Differential expression analysis using DESeq2
Differential expression analysis using the DESeq2 Bioconductor package. This tool allows you to have more than two experimental groups and
account for a second experimental factor.
- Column describing groups [group]
- Column describing additional experimental factor [EMPTY]
- Cutoff for the adjusted P-value (0-1) [0.05]
This tool takes as input a table of raw counts. The count table has to be associated with a phenodata file describing the experimental groups.
These files are best created by the tool "Utilities / Define NGS experiment", which combines count files for different samples to one table,
and creates a phenodata file for it.
DESeq2 performs an internal normalization where geometric mean is calculated for each gene across all samples.
The counts for a gene in each sample is then divided by this mean. The median of these ratios in a sample is the size factor for that sample. This procedure
corrects for library size and RNA composition bias, which can arise for example when only a small number of genes are very highly expressed in one experiment condition but not in the other.
As small numbers of replicates make it impossible to estimate within-group variance reliably, DESeq2 uses shrinkage estimation for dispersions and fold changes.
A dispersion value is estimated for each gene through a model fit procedure.
You need to have biological replicates of each experiment condition in order to estimate dispersion properly.
If there are no replicates, DESeq will estimate dispersion using the samples from the different conditions as replicates.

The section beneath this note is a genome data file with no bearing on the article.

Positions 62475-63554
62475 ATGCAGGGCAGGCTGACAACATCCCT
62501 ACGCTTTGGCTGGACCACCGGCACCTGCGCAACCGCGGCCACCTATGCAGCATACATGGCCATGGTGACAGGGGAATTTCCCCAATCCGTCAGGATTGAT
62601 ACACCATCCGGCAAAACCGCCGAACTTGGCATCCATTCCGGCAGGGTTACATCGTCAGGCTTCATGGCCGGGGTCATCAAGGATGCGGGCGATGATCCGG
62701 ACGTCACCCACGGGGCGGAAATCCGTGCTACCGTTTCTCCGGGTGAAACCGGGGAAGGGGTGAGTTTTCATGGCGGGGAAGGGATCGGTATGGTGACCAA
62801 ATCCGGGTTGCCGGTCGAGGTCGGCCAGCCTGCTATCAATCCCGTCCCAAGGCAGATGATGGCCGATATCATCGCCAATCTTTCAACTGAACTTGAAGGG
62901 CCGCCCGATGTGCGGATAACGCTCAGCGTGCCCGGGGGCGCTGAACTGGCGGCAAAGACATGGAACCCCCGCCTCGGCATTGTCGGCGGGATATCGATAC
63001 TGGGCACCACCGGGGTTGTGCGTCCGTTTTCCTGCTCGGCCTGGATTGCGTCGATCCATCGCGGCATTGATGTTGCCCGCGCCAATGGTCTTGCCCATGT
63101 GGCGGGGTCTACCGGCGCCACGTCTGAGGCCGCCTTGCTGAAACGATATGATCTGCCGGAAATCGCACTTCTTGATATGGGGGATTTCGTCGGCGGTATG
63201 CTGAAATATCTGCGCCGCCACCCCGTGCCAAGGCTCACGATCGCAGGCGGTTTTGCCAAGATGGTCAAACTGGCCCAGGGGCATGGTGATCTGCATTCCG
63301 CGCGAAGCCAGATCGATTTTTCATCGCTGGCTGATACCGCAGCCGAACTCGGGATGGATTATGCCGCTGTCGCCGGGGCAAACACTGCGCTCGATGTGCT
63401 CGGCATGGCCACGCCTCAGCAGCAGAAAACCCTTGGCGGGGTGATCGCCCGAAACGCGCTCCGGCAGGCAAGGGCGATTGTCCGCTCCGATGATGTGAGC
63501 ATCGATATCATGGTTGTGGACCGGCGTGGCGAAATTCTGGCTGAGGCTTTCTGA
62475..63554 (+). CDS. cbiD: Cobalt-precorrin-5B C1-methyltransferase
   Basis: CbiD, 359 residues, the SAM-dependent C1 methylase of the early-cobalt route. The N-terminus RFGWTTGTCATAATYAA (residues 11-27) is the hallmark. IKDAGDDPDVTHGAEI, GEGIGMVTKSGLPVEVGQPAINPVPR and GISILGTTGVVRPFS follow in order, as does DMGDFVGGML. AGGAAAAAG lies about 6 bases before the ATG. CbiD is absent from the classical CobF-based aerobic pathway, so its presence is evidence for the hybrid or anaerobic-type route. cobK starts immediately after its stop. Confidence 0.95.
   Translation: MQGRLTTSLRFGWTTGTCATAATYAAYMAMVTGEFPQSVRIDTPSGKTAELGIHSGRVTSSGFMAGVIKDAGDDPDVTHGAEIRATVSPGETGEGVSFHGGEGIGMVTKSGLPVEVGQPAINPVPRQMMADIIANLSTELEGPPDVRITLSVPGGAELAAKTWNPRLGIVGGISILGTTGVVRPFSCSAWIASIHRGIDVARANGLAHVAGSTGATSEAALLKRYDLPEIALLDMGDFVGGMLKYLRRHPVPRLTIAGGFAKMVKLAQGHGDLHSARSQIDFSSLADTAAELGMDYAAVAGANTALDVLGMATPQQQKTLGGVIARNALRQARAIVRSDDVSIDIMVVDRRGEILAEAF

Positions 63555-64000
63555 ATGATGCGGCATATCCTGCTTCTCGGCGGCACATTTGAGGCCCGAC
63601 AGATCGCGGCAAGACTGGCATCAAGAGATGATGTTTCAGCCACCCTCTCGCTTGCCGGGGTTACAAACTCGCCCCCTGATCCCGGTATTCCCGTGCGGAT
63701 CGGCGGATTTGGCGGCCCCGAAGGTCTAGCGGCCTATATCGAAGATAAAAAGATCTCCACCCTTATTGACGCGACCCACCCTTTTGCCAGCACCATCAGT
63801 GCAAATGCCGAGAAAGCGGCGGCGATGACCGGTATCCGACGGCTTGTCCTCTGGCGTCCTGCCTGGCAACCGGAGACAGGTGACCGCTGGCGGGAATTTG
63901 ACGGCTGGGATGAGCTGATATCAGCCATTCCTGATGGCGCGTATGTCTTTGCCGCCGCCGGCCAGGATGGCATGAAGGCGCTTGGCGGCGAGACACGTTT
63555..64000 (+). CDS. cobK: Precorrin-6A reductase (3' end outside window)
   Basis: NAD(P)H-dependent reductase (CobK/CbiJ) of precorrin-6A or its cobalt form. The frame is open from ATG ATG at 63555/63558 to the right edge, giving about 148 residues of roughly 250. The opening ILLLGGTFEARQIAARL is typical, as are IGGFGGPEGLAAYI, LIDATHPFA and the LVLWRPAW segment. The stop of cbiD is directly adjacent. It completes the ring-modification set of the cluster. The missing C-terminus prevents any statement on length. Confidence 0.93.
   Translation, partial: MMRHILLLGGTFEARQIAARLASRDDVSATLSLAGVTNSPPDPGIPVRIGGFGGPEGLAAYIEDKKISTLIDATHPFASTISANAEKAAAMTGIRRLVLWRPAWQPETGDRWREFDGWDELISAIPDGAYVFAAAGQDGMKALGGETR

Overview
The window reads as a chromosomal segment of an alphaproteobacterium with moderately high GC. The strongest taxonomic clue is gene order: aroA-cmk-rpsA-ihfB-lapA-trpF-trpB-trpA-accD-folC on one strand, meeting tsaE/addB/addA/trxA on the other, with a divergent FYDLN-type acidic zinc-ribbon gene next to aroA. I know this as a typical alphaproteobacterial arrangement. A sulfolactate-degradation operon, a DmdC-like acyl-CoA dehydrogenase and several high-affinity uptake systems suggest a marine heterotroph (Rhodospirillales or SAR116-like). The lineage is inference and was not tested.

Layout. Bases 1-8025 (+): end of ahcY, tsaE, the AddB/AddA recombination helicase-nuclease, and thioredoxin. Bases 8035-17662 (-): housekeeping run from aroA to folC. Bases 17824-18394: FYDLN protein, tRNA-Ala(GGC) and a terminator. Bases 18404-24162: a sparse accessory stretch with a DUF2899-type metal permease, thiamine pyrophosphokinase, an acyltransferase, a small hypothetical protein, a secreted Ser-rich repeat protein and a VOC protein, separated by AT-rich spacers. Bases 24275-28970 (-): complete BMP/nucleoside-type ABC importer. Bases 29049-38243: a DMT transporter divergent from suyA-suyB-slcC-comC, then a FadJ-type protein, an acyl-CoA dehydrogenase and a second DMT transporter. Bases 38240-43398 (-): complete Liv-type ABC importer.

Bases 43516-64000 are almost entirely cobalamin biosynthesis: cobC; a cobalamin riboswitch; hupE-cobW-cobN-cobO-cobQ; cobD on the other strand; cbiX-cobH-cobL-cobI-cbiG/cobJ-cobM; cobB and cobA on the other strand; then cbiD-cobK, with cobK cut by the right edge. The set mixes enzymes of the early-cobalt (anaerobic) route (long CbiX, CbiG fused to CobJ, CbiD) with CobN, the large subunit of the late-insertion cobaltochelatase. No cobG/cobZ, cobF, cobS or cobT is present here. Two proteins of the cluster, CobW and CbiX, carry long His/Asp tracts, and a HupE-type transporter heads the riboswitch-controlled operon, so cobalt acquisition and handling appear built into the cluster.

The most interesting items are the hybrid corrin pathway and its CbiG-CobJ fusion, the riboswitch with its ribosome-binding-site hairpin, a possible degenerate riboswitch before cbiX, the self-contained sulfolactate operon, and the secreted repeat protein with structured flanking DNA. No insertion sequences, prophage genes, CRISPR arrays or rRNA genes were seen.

DESeq2 fits negative binomial generalized linear models for each gene and uses the Wald test for significance testing. In addition to the group information, you can give an additional experimental factor like pairing to the analysis.
DESeq2 detects automatically count outliers using Cooks's distance and removes these genes from analysis. It also automatically removes genes whose mean of normalized counts is below a threshold
determined by an optimization procedure. Removing these genes with low counts improves the detection power by making the multiple testing adjustment of the p-values less severe.
The analysis output consists of the following files. Note that if you have more than two experimental groups, the output figures sum up information from all pairwise comparisons.
- de-list-deseq2.tsv: Table containing the significantly differentially expressed genes. The columns include
- baseMean = the average of the normalized counts taken over all samples
- log2FoldChange = log2 fold change between the groups. E.g. value 2 means that the expression has increased 4-fold
- lfcSE = standard error of the log2FoldChange estimate
- stat = Wald statistic
- pvalue = Wald test p-value
- padj = Benjamini-Hochberg adjusted p-value
- de-list-deseq2.bed: The BED version of the results table contains genomic coordinates and log2 fold change values.
- summary.txt: Textual summary of the differential expression results, including information on filtering and outliers.
- deseq2_report.pdf: A PDF file containing:
- MA scatter plot where the significantly differentially expressed genes are highlighted.
- Plot of dispersion estimates at different count levels, showing
- black dot = dispersion estimate for each gene as obtained by considering the information from each gene separately
- red line = fitted estimates showing the dispersions' dependence on the mean
- blue dot = the final dispersion estimates shrunk from the gene-wise estimates towards the fitted estimates. The values are used in the statistical testing.
- blue circles = genes which have high gene-wise dispersion estimates and are hence labelled dispersion outliers and not shrunk toward the fitted trend line
- Plot of the raw and adjusted p-value distributions of the statistical test.
This tool uses the DESeq2 package. Please read the following article for more detailed information:
M Love, W Huber and S Anders: Moderated estimation of fold change and
dispersion for RNA-Seq data with DESeq2. Genome Biol. 2014 15:550